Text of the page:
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By cartoonish, I don’t mean to say childish. No, the bad-faith mayhem of Derrick Borte’s film is Continue reading Unhinged (2020) Movie Review

Smiley Face Killers (2020) Movie Review

Director Tim Hunter is perhaps best known for the crime drama River’s Edge starring Keanu Reeves. He has since directed the occasional feature, but most of his work is done on television programs. Fittingly, his Smiley Face Killers has the appearance of a teen drama show (like Riverdale or Scream: The TV Series, two shows Hunter has worked on).

I don’t say this disparagingly; it is simply an apparent feature. The young actors are lit and shot like they are models in an advertisement. Soft focus accentuates them in the frame. Soft, high key lighting highlights their features. At one point, a major character strips down and takes a shower, and the camera lingers on Continue reading Smiley Face Killers (2020) Movie Review

The Little Things (2021) Movie Review

The Little Things, which is currently available to HBO Max subscribers on Warners’ streaming service, takes place in 1990. It was also first written in the 1990s (registered with the WGA in 1993, apparently). And this comes as no surprise, given its bold adherence to the tropes of the procedural crime genre that ballooned in the 1990s after the massive success of The Silence of the Lambs.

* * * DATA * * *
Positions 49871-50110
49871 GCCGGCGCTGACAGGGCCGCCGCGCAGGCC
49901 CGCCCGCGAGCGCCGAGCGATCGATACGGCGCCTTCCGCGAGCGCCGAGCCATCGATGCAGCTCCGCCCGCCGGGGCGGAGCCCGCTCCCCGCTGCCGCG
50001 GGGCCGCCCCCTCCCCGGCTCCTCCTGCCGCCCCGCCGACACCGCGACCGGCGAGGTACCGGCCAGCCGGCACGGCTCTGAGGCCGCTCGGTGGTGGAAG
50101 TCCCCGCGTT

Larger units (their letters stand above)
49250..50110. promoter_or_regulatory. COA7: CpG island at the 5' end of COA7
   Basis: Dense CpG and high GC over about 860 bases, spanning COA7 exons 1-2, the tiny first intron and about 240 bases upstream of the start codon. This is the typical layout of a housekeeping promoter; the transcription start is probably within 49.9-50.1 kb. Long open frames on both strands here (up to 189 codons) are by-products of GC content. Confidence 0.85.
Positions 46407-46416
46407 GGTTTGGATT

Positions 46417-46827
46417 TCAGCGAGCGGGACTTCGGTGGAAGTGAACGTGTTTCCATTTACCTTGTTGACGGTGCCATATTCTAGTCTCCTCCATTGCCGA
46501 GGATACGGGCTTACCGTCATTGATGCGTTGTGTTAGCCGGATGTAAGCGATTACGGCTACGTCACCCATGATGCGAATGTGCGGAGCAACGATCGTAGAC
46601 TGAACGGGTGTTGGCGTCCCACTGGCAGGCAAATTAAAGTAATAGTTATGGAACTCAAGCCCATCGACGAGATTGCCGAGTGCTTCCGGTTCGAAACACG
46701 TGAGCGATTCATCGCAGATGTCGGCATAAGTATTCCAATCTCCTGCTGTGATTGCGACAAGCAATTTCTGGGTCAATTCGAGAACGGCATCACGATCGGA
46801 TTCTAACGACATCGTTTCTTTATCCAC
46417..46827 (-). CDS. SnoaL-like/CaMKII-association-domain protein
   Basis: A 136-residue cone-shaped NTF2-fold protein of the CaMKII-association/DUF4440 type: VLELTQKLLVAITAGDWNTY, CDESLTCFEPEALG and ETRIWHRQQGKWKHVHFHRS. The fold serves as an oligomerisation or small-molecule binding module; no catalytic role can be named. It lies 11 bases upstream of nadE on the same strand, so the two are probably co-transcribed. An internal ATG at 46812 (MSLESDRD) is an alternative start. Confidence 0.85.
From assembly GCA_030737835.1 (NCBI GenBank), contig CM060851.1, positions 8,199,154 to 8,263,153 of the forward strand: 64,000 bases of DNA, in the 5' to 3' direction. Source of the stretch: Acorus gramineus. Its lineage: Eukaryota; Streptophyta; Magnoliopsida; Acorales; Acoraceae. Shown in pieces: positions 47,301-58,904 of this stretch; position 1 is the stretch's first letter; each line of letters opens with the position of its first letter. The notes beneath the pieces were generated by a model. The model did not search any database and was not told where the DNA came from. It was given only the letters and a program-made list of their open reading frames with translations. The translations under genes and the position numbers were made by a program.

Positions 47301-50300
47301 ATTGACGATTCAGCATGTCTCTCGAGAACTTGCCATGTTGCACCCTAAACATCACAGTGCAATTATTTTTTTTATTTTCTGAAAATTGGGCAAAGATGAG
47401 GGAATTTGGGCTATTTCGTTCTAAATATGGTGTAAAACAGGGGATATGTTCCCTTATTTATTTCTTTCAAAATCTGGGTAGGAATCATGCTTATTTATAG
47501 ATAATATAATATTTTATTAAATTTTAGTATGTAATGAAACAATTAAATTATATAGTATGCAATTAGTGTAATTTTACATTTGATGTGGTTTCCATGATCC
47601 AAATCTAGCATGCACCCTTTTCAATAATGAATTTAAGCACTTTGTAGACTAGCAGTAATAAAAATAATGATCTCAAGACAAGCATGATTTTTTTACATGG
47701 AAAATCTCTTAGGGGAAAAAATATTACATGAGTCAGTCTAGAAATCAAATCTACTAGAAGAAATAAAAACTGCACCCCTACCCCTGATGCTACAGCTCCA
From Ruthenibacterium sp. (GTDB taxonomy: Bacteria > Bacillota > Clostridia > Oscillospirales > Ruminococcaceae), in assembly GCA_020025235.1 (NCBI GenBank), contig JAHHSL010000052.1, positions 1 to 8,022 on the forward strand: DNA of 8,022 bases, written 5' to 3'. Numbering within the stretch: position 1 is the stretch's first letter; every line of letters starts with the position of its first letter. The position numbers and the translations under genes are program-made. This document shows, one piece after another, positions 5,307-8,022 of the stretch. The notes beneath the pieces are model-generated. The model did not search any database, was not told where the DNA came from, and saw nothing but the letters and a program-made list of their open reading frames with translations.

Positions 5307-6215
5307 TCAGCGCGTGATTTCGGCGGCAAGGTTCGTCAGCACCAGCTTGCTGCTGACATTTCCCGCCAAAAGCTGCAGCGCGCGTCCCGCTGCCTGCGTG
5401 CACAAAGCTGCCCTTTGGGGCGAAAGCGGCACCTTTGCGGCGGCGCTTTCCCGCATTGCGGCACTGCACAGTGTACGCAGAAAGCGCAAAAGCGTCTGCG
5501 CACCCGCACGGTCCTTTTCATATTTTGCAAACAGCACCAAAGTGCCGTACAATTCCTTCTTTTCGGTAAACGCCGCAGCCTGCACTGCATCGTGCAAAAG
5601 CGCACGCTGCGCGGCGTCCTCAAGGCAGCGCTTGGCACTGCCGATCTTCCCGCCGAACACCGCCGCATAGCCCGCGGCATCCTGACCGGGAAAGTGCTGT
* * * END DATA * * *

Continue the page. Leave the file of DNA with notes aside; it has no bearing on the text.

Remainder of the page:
Se7en is the film The Little Things is being compared to the most vocally (writer-director John Lee Hancock is quick to point out Continue reading The Little Things (2021) Movie Review

The Reckoning (2020) Movie Review

Neil Marshall’s The Descent holds special weight in my mind. I can recall being extraordinarily tense throughout watching that film, cementing it in my head as a distinctly effective horror film. That film is an intensely close-quarters survival thriller turned creature feature that has its cult fanbase, of which I guess I am a part. But after watching The Reckoning, I question whether it was simply a claustrophobia I did not know I had that made that film so effective.